Experiment to put surf lifeguard in Raglan rips

Scientists from NIWA are undertaking a unique experiment with Surf Life Saving New Zealand to investigate the behaviour of rips. The experiment, scheduled for 22 January, will follow a surf lifeguard carried along by rips at Raglan beach.

Senior lifeguard Nathan Hight, Lifesaving Development Manager at Surf Life Saving New Zealand (SLSNZ), will be repeatedly placed in rips at Raglan to see how fast he travels in different tide and wave conditions. In one trial, he’ll be left floating in the rip to see how far a body can go since its last sighting. NIWA scientists onshore will track his speed and position using a GPS satellite tracking device attached to his helmet, and NIWA’s Cam-Era video beach monitoring system.

“The data we collect will be used to calibrate our models of how rips form and behave and ultimately assist surf lifeguards in rescuing people and recovering bodies caught in rips,” says NIWA coastal scientist Terry Hume. “We have a good handle on why and how rip channels form, but we lack good information on the speed of the water at the surface where people get caught,” says Dr Hume.

In the long-run, the information will be used to predict the likelihood of rips developing, which will be incorporated into a beach hazard rating for all New Zealand beaches that Surf Life Saving New Zealand is developing with help from NIWA.  NIWA is working on ways to forecast rips using offshore wave forecasts and the positions of sandbars identified by the Cam-Era video beach monitoring system.

As for the danger, Surf Life Saving New Zealand Lifesaving Manager Brett Sullivan says they’re taking all safety precautions for this experiment. “Surf lifeguards regularly use rips to get out quickly to victims and are specifically trained to handle them. The information gained in this experiment will hopefully enable lifeguards to better understand rips and more accurately pinpoint victims in their rescue and recovery operations.”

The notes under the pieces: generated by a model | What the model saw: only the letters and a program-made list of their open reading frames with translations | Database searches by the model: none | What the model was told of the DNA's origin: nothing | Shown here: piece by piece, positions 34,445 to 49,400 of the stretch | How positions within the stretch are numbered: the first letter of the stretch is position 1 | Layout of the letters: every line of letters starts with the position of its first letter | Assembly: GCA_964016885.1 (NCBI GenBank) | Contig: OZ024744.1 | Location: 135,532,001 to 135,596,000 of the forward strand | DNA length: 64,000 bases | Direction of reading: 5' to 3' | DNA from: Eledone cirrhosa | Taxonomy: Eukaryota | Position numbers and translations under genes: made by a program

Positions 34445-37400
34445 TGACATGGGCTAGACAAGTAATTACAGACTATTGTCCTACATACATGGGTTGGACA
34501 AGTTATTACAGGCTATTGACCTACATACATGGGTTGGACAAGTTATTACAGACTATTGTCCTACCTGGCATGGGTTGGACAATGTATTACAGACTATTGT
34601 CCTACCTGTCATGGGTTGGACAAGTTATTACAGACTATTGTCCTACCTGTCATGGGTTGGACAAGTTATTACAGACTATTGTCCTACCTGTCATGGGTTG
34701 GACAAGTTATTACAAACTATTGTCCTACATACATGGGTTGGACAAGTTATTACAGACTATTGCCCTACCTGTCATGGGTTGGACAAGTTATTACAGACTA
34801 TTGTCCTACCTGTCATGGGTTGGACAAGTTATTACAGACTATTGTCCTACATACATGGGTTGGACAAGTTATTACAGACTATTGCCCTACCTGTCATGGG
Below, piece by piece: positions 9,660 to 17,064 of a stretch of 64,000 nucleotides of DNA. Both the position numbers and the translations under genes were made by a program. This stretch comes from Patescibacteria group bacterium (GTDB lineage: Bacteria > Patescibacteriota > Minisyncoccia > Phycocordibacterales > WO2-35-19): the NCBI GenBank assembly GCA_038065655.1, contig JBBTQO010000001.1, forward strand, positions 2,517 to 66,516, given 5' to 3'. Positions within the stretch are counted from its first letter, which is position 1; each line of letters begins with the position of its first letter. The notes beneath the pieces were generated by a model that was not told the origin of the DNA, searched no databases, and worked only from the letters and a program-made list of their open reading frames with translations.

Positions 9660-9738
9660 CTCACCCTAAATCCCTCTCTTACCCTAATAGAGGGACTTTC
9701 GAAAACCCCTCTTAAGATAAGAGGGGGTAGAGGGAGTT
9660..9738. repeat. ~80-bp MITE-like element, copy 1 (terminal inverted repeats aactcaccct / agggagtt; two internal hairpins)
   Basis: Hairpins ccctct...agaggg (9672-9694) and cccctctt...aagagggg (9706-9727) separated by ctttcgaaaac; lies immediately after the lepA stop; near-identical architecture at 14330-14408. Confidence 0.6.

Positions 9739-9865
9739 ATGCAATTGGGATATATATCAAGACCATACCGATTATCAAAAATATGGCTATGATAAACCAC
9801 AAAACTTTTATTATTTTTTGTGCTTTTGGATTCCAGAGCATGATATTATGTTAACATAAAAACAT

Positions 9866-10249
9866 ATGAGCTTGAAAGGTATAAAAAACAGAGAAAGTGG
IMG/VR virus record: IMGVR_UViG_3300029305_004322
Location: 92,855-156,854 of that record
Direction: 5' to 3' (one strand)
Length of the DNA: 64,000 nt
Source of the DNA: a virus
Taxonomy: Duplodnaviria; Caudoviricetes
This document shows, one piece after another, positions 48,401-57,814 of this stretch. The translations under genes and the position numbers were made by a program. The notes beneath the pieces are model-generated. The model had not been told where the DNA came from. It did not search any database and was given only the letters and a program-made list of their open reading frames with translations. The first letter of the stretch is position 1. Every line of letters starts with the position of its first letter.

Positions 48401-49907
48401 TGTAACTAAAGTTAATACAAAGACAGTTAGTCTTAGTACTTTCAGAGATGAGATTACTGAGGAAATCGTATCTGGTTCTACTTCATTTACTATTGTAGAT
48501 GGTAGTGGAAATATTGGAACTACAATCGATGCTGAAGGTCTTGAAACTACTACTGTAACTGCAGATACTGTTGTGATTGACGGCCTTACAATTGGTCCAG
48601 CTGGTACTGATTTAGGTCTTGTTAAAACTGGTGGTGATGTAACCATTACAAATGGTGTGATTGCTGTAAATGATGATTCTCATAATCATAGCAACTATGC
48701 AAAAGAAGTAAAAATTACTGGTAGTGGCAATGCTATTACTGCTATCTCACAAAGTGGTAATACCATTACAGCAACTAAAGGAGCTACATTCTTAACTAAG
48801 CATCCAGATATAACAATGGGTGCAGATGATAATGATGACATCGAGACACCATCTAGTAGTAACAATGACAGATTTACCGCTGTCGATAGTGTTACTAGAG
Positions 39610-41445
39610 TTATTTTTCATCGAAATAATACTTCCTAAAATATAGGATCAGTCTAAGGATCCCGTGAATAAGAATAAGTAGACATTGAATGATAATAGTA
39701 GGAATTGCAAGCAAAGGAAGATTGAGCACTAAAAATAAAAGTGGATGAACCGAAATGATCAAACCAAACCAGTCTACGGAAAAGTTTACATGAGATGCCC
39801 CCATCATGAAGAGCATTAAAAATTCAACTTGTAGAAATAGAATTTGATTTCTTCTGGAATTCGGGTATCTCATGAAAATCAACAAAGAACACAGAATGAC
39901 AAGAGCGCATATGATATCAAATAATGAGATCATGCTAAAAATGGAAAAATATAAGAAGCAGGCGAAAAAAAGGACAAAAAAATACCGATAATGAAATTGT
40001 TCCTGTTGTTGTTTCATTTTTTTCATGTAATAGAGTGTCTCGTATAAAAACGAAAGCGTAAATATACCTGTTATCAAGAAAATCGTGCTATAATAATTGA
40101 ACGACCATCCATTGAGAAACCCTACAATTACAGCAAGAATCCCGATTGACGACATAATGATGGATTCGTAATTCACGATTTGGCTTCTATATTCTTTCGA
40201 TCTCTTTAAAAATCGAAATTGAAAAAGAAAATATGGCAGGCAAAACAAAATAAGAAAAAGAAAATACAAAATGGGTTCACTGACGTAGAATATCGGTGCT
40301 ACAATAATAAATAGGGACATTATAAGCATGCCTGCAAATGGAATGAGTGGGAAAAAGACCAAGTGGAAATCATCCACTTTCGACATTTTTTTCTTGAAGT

The research is funded by the Foundation for Science, Research & Technology.

Media Please Note:

The experiment is dependent on getting big enough waves. It is due to start around 10:00 hours on Tuesday 22 January, but the best wave conditions, based on NIWA’s wave forecast model, are expected from midday onwards. It will take place on Raglan Beach, based at the Raglan Surf Lifesaving Club.

For interviews, please contact:

Dr Terry Hume Assistant Regional Manager & coastal scientist NIWA Hamilton

Mr Brett Sullivan Lifesaving Manager Surf Life Saving New Zealand

For Cam-Era images and other info, please contact:

Dr Fiona Proffitt NIWA Science Communication

Additional information

What is a rip?

A rip is an offshore current concentrated in a narrow channel – like a jet of water – that flows faster than your average swimmer can handle, up to speeds of 2 metres per second. Rips are formed by a combination of big waves and the shape and position of sandbars, which influence how the tide interacts with the waves.

Rip currents can be recognised as the calm areas (blue water) between patches of breaking waves (white water)